viSNE is an excellent method for reducing high dimensional data to two dimensions and thereby enabling rapid exploratory data analysis and visualization of complex results. For cytometry data, this may assist with the categorization of events/cells into biological populations. For bulk data, this may help you understand the heterogeneity in your samples. In either case, it is sometimes useful to categorize groups seen on the viSNE map for downstream analysis. This can be done using gates:
(areas of a viSNE map categorized into populations using gates)
To learn more about this process, read our article about gating a viSNE map. Unfortunately, gating a viSNE map can be a time-consuming, subjective and detail-driven process. An alternative to this is to use a computer-driven clustering method to categorize groups seen on the viSNE map automatically. There are multiple approaches that can be used for clustering a viSNE map, one of which is running SPADE on the coordinates of the viSNE map itself. The end result of running SPADE on a viSNE map is a collection of clusters that correspond to spatial locations on the viSNE map.
When to Use SPADE on viSNE
SPADE on viSNE can be a useful approach for defining groups of cells or groups of samples when the dimensionality of your data are very high. In these cases, the "curse of dimensionality" may cause a clustering method like SPADE to be unable to perform well unless you first reduce the dimensionality of the data. Unfortunately, because every dataset is different, it's hard to know when you may reach this point. If your data are very high dimensional cytometry data, data with hundreds of markers measured in all of your samples, or you are noticing that your SPADE results don't make sense, SPADE on viSNE may be a better option for defining groups of cells or groups of samples.
Directions for Running SPADE on viSNE
1) Clone the viSNE analysis
In order to run SPADE on viSNE results, first navigate to a viSNE result. Within this viSNE experiment that houses the viSNE result files, click to run a SPADE analysis. Currently Cytobank forces you to clone this viSNE experiment so that it becomes visible in the inbox instead of being hidden within its parent experiment.
(click to run a SPADE analysis within a completed viSNE analysis)
2) Create a new SPADE
Within the resulting cloned viSNE experiment, do the same operation again to create a new SPADE analysis. This time it will ask for a name and proceed normally to the SPADE setup page.
3) Configure the SPADE run
There are a variety of configurations for a SPADE analysis. To run SPADE on viSNE, follow these guidelines:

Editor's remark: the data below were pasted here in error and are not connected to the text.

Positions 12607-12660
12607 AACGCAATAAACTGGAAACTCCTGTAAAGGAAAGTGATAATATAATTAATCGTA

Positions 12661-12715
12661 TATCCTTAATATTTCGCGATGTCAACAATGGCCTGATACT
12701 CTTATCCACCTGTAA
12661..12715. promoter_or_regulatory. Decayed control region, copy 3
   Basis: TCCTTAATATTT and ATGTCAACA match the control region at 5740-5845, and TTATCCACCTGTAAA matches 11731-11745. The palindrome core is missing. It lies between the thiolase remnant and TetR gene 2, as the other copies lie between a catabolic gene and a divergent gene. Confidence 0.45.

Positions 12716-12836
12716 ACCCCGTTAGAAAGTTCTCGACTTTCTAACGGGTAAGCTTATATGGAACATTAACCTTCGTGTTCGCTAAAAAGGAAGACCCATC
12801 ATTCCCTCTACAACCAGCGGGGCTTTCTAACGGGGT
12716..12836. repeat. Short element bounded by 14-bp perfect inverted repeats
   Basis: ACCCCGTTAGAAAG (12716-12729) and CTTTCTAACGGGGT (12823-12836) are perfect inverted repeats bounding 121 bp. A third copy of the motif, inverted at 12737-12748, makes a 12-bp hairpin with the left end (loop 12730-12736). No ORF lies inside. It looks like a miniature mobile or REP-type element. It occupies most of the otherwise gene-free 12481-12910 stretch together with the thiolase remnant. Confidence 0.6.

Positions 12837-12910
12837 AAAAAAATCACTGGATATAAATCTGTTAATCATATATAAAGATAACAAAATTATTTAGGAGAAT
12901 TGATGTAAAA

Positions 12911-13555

The files being included for this SPADE analysis are the results from your previous viSNE analysis. Thus, the ungated population actually corresponds to the population that was previously chosen for viSNE. For that reason, simply choose ungated for the SPADE analysis. A more restrictive population can be chosen if desired for some other workflow objective.
Choose only the two tSNE channels. This application is for clustering the tSNE map only and thus other channels should not be included for the clustering step.
(choose the tSNE channels of the viSNE map to be clustered)
The typical logic applies for choosing fold change groups and baselines. This is a useful way of getting fold change visualizations for a viSNE map, which is usually not possible due to the single cell nature of viSNE results.
Number of Clusters (Nodes)
The number of clusters may need to be honed empirically, but a good starting place may be ~7 time the number of populations you expect to find based on manual gating. On some of the publicly available datasets published in Weber & Robinson (2016), we demonstrated that starting with a number of clusters equal to ~7 times the number of expected populations based on manual gating, we were able to capture all of the populations with a frequency > 0.5% with an F measure that was comparable to the other clustering methods used in that paper.
Downsampled Events Target
Running SPADE on viSNE does not require downsampling to aid algorithm performance in the same way that SPADE on high parameter cytometry data requires it. Therefore, set the target to 100 percent. This means that all of the events will be included.
Analysis of SPADE on viSNE
Analysis of SPADE on viSNE can proceed exactly the same as analysis of a normal SPADE run, including coloring by channel, bubbling, fold change analysis, statistics, exporting FCS files based on bubbles, etc. The way in which the SPADE tree was created is different, but the analysis follows the same principles.
Colored Cluster Overlay
It can be informative to visualize each clustered segment of the viSNE map by color. This can inform the quality of the SPADE clustering. The colors should correspond to intuitive spatial groupings on the map. Seeing spatially distinct viSNE populations colored the same as a different nearby population means that the populations wound up in the same cluster, and perhaps shouldn't be. Consider increasing the number of SPADE clusters OR using a manual gate for these anomalies and otherwise keeping the other cluster results.
To make this figure, start in the SPADE result and draw a single bubble around the entire SPADE tree. Next, export the bubble as new FCS files. The resulting files will have a Cluster ID channel that can be used to draw cluster gates, which then will allow the visualization of the viSNE map colored by cluster using colored overlay populations.
Note that the cluster gating workflow that enables this visualization can be easily changed into a heatmap or any other normal analysis method.